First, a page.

I don’t believe my tips, or anyone’s for that matter, have a direct impact on the behavior of waiters and waitresses. Perhaps some waiters will give some thought to what they’re doing if they consistently receive lower tips than everyone else they work with, but if tips are pooled, the only incentive to perform better would come from peer pressure. Tipping within social norms is customary, therefore necessary for anyone wishing to dine out. Under-tipping at restaurants hurts customers more than anything else, so I agree with Tom Frank’s statement regarding that. If you’re looking for good service, be a good customer.

How do you tip at restaurants? Do you try to influence your waiters or waitresses with your tip?

Photo: Flickr

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A few times a month, Lance from Money Life and More will stop by to share some of the best articles from across a variety of publications, including other blogs and mainstream media.

Life has been extremely busy for us over the last few weeks! I recently bought a house and had to write a huge check for it at closing. Well, at least it was huge for me. It is weird not seeing that big chunk of cash in my bank account but we still have our emergency fund intact.

We’re hoping that the new house won’t lead us down the path of the Diderot effect. Paula at Afford Anything explains that the Diderot effect very well, and luckily we haven’t fallen victim to it in a major way yet. I have a feeling we’ll be more susceptible down the road though so we’ll have to keep our guard up.

Len Penzo says you can call me almost anything but please don’t call me cheap. Have you ever done something and had someone call you cheap? Len explains the difference in his mind between cheap and frugal. Do you agree with his assessment?

Frugal Rules shared an awesome example of customer service. LL Bean is an awesome company with an awesome policy. Unfortunately you normally only hear about bad customer service stories on the internet so this was a nice change of pace. You can read more about what LL Bean did for her when she contacted them about her many year old worn out slippers. It is an awesome story.

Michael from Financial Ramblings offers a few tips for haggling, even for those who hate haggling. It’s a great way to save money here and there, and sometimes all you have to do is ask. Michael shares seven “magical” words that help get the haggling started.

Finally, J. Money at Budgets Are Sexy reminds us about the paradox of our time. I think everyone can relate to this poem. Take the time to read it. It’s short and helps us remind us what is important in life.

I hope you’ve enjoyed these posts from around the internet. Take some time this weekend and do something you’ve wanted to get done. There is no time like the present! Until next time…

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Every food produced has a market price. As I’m writing this, the price for corn is about $277 a metric ton, but sophisticated traders are looking at what they expect the future price to be, which right now is about $251 a metric ton in May. Speculators trade on the minute-by-minute or second-by-second expectations for future values, and trading is such a big business that the cost of these futures gradually affects the price of corn in the store.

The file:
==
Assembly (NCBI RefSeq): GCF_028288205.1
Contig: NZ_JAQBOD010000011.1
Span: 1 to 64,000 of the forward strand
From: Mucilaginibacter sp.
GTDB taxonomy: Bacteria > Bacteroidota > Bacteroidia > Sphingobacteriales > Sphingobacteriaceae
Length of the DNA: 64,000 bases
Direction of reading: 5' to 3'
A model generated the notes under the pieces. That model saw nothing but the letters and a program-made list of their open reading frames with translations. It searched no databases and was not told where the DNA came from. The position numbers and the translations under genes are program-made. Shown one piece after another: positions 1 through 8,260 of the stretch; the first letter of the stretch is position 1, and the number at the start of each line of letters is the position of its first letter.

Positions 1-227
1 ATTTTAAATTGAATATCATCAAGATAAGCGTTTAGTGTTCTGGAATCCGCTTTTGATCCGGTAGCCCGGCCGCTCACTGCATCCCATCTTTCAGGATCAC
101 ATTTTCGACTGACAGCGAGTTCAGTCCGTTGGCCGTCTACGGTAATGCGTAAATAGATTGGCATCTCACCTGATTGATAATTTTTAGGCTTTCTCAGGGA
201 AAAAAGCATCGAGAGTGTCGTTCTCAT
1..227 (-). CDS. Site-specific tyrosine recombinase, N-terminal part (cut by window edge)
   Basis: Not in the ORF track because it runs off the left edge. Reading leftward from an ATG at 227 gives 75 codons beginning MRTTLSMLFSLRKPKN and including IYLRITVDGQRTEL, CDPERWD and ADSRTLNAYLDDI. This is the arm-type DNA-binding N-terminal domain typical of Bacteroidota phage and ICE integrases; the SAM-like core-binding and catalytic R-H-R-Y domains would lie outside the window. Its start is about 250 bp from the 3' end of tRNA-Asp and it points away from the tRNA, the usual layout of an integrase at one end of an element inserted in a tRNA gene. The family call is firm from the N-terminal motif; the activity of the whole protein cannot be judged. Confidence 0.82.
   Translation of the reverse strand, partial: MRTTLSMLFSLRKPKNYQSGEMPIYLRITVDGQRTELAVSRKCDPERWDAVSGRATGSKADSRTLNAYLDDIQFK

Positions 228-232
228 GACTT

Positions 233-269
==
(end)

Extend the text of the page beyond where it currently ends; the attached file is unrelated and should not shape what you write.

Corn is a natural food, grown and farmed in various locations throughout the world. It appeared in nature originally without intervention by humans, but now humans cultivate the crop, sell it, and help feed people all around the world.

It’s difficult to see much difference between corn, and other natural foods, and water. The planet is 70 percent covered in ocean water. Our bodies are 65 percent water. Water evaporates and returns to earth in the form of rain and other precipitation. Water is a basic building block of life as we know it. The first cities were always located very close to natural water because, among other life-providing uses, water was — and still is — the primary method of long-distance travel for a mass of people.

Can a natural resource like this be turned into a market commodity like corn?

Today, water is relatively inexpensive. Cities provide water to their residents. Water service has spread to the outskirts and suburbs through municipal planning. Residents of rural communities without water service, in most areas, can still get their own water through a private well. But there’s a problem: access to clean water is not available to everyone living everywhere. Where public water supplies are contaminated because communities can’t afford to clean or because communities were willing to accept outside corporations to pollute their lands in exchange for the promises of a growing economy, the lack of clean water leads to poverty and disease.

Across the world, the quality of life correlated to the quality and availability of water. For an individual family, moving from a poverty-stricken area to a modern city is a good solution, but there are several problems.

  • Moving a household costs money, and it is difficult for a family living in poverty.
  • Because of the difficulty, it can be a long process, taking several decades to raise the money and resources.
  • Even after moving, the households needs to adapt to a different culture.
  • Any one family moving doesn’t solve the particular problem of poverty in locales with no access to clean water.

The good news is there are large non-profit organizations working on the problem, but adding to the difficulty is the fact that private enterprises are jockeying now for the ultimate marketization of water as a resource.